Published by Worldview Publications
September/October 2012 


Paying the Price

In his incarnation as Jesus Christ, God fulfilled his promise to become human. In this act of unfathomable love, he determined to terminate his “alter ego,” which represented the attributes of command, possession and power necessarily used by God in the initial Creation.1 By terminating these attributes that are contrary to the freedom of human relationality, he purposed to advance the first or proleptic (anticipatory) Creation to willing and loving interactive covenantal relationships for all eternity.

While the necessary introduction of dictated command, possession and power was contrary to the freedom of human relationships, God also permitted “free process” for Creation in the interest of future covenantal relationality.2,3 Nevertheless, this combination inevitably led to the emergence of natural and moral evil in the first Creation.4 So it was that, to accomplish his purposes, the Incarnate God justly accepted the burden of his responsibility for all evil (Isaiah 45:6, 7).

Overcoming Command, Possession and Power

Throughout his life and ministry, Jesus Christ explicitly manifested God’s loving concern for all humanity and all Creation. He recruited disciples and followers. He fed the hungry. He comforted the sorrowful. He cleansed lepers. He healed the sick. He forgave sinners. He raised the dead. And he accomplished his immeasurable goodness irrespective of all such distinctions as race, age, gender and religion. Finally, he submitted to suffering, torture and painful death to pay the ultimate price for all the mistakes and sins involving command, possession and power that, by his permission, Creation had committed, was committing, and was yet to commit.

In the climactic act of Calvary, Jesus Christ inaugurally bore the old Creation to death and extinction (John 3:14). And by his resurrection from the grave on the third day, he inaugurated a new and triumphant era of Creation, defined by the attributes of covenantal relationality — such as faith, hope, love, mutual support, kindness and praise (John 15:15). Thus God overcame his previous, though initially necessary, resort to command, possession and power.5 And thus he intended to convey the new era to all humanity and all Creation.

Misunderstanding God’s Gift

On the 40th day after his resurrection, Jesus Christ met with his disciples on the Mount of Olives and shortly thereafter ascended to heaven (Acts 1:9). Meanwhile, however, he assured them that he would be with them always (Matthew 28:20). Just 10 days after his ascension, as the disciples were gathered in Jerusalem on Pentecost, God as Jesus Christ bestowed upon them the gift of tongues (Acts 2:1-11). By this gift they were able to communicate to all humanity and thus could quickly convey God’s promises and their fulfillment.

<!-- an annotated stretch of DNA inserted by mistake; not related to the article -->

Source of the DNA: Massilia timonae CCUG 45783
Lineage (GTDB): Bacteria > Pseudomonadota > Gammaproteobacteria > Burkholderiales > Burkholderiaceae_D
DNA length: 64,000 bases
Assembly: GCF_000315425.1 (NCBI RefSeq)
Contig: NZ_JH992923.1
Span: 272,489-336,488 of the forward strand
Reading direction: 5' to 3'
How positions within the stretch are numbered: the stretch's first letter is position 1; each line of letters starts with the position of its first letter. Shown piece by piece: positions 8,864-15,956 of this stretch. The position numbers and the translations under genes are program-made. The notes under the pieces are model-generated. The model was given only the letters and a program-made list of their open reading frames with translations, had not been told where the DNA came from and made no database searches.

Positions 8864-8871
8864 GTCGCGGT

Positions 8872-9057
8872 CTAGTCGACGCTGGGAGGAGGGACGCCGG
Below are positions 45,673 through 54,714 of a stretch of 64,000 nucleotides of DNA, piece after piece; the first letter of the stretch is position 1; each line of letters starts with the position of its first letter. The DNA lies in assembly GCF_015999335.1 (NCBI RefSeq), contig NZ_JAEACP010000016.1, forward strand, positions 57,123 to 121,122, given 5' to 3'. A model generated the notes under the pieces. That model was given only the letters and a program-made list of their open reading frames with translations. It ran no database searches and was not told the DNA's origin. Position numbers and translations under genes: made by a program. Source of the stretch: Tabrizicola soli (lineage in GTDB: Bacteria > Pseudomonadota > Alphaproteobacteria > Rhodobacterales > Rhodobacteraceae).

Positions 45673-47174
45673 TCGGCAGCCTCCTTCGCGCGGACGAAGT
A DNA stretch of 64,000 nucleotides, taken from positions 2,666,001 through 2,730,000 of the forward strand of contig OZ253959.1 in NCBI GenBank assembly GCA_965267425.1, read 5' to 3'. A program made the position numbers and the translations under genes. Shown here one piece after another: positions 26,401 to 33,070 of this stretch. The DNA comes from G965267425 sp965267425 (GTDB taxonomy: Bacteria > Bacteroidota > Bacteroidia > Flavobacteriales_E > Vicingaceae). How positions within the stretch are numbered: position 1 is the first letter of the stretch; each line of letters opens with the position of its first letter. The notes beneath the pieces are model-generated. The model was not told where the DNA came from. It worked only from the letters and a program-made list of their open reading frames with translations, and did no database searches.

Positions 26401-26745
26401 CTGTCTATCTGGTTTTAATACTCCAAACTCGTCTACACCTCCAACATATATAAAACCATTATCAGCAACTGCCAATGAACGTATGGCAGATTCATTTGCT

Unfortunately, many regarded the gift of tongues as their own possession and the evidence of their privilege to exercise command and power. For nearly 2,000 years this tragic mistake has been perpetuated by the world’s power structures — including political, corporate, academic and religious. What was granted as a gift to be received, accepted, returned and shared was profoundly misunderstood as the right of command, possession and power — the very attributes that Jesus Christ died to terminate. Now the time has come to expose this tragedy and to readdress what God promised, what he accomplished, and what he longingly intends to reciprocally give to all humanity and all Creation.


  1. See “The Gospel for the Postmodern World III: The ‘Other Side’ of God,” Outlook (January 2008); “The Divine Struggle for ‘I’ and ‘Thou’ III: Command,” Outlook (December 2009); “The Divine Struggle for ‘I’ and ‘Thou’ IV: Possession,” Outlook (January 2010); “The Divine Struggle for ‘I’ and ‘Thou’ VI: Empowerment,” Outlook (March 2010). (go back)
  2. See “The Gospel for the Postmodern World III: The ‘Other Side’ of God,” Outlook (January 2008). (go back)
  3. The emerging relationality of Creation required a free rather than a dictated response. Thus, in the interest of future relationality, God granted Creation the right of “free process” to order its own existence in accordance with “natural” laws. Of course, free process led to such deviations as the “natural evil” of disasters, disease, death and extinction as well as “moral evil.” Yet God has permitted these aberrations in order to teach the universe the consequences of negative actions. See John Polkinghorne, Reason and Reality: The Relationship between Science and Theology (Philadelphia: Trinity Press International, 1991), p. 84. (go back)
  4. See note 3. (go back)
  5. See “The Gospel for the Postmodern World III: The ‘Other Side’ of God,” Outlook (January 2008); “The Gospel for the Postmodern World IV: The Gift of God,” Outlook (February 2008); “The Gospel for the Postmodern World V: The Gift Abused,” Outlook (March 2008). (go back)

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